CAI will continue to work with communities to confront these challenges to female education as they arise. In fact, many of CAI’s existing programs are designed to work around existing barriers to girls’ education, for example, through establishing community-based (or home-based) schools for girls and by training women to be teachers, especially in the remote, rural areas where we work.
What will happen if the Taliban takes control of the entire country?
It is unclear what types of rules or edicts the Taliban will impose – generally or in any one district in which we work. But it is likely that women’s rights and freedoms will suffer and that girls’ access to education – especially beyond primary school – will become even more challenging.
Yet in our experience, the people of Afghanistan, especially its women, are determined not to give up without a fight the hard-fought gains over the last two decades, especially in terms of education. Today, even in rural areas, most Afghans value education. A 2019 study found that 87 percent of Afghans strongly support female education. They recognize that education is the key to a better, more prosperous future for their families, communities, and country.
For our part, CAI will do what it has always done in Afghanistan, which is to work closely with our partners and communities to adapt to the changing needs on the ground. Whether it is a drought, COVID-19, conflict and insecurity, or restrictions on girls’ access to education, we will work to provide programs that meet the needs of the communities we have long served and unlock the transformative power of education to help solve the country’s many problems. We may need to stop and start up again, but we are committed to standing by the Afghan people as long as we’re able to do so.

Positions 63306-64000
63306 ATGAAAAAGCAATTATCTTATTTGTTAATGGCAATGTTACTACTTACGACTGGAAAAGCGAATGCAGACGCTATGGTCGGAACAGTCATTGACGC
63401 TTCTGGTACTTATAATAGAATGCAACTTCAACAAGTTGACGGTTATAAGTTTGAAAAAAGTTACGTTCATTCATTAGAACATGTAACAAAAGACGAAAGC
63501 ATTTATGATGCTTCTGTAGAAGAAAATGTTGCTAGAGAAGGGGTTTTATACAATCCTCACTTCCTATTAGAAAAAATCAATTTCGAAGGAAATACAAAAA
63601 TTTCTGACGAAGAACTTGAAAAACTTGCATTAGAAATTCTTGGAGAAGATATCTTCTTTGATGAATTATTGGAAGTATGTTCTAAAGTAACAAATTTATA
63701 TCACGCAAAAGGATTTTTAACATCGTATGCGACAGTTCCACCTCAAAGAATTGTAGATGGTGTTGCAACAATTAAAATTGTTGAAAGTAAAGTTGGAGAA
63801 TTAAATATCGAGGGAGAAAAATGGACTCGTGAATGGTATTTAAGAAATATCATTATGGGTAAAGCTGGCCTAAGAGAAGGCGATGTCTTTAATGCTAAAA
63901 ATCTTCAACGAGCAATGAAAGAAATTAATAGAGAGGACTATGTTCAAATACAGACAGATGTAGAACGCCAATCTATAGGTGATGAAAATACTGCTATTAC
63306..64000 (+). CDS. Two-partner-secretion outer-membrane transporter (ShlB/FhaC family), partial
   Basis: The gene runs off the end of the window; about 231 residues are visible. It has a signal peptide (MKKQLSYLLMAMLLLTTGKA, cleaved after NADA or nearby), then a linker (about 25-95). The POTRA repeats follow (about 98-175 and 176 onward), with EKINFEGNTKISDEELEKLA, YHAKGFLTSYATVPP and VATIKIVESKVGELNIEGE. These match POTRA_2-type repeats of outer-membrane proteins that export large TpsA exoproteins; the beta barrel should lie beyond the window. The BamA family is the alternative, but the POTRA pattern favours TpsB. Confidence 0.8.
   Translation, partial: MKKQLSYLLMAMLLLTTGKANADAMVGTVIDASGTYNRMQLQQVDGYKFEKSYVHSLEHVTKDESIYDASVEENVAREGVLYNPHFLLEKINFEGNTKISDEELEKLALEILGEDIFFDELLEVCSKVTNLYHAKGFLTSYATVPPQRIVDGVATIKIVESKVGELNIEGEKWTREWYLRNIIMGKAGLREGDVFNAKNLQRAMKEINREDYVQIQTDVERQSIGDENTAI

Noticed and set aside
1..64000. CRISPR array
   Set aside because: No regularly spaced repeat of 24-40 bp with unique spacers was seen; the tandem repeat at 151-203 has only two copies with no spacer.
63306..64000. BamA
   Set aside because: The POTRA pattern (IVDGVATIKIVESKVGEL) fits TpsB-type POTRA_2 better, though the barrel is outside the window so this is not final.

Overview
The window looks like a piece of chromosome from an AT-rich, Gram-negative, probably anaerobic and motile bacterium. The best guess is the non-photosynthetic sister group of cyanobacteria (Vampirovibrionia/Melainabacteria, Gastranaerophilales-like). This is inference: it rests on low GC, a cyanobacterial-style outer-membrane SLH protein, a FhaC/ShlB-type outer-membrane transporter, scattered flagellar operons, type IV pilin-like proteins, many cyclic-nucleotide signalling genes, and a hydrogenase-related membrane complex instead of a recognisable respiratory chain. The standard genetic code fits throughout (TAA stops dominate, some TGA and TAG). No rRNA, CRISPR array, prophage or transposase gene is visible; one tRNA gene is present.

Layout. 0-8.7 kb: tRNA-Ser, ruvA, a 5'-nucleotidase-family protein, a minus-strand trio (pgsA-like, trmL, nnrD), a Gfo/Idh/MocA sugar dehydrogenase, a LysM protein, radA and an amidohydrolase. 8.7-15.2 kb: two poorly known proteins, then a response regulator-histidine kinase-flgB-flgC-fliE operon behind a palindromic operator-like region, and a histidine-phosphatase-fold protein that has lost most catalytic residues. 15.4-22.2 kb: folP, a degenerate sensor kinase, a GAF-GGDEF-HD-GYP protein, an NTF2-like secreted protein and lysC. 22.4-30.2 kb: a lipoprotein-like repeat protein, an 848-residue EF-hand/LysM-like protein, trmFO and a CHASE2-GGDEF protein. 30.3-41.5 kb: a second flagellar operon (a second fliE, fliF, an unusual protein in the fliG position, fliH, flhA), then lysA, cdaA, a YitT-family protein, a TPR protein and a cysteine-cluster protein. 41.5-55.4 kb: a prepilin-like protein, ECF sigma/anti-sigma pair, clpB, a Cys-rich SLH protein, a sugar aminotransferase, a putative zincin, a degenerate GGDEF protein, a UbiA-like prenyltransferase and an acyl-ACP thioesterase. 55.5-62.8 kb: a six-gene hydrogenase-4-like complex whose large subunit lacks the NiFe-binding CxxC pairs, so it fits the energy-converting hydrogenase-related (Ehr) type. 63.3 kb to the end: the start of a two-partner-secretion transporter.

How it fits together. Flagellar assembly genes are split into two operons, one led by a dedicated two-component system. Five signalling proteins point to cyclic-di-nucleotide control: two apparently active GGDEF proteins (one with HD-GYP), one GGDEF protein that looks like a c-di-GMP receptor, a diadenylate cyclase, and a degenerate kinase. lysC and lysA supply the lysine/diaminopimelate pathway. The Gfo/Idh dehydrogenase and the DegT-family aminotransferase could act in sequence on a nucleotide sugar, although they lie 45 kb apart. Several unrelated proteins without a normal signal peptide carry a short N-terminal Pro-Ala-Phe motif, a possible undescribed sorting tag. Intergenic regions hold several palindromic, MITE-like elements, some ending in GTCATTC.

How can people help?
While the U.S. military may be leaving Afghanistan, it is more important than ever for the people of Afghanistan to know that the American people stand with them. What’s happening in Afghanistan might fade from the news cycle, but you can stay informed and help inform others – share news updates with your family members and friends, or post about it on social media. If you need more information, please reach out to us here at CAI.
Second, you can reach out to your representative in Congress and express your concern about the people of Afghanistan, and your support for Afghan women and girls. Ask them what they are doing to support Afghan women and girls and to protect and promote access to education in Afghanistan.
Third, you can support organizations like Central Asia Institute that provide educational and other development and humanitarian programs in Afghanistan – and ask your friends and family to support them as well. For more information on how to give, please visit our donation webpage or contact us at firstname.lastname@example.org or 406.585.7841.
Thank you all again for your commitment to education, and for keeping hope alive. Please keep your eyes open for additional information from us including updates from the field and how you can help.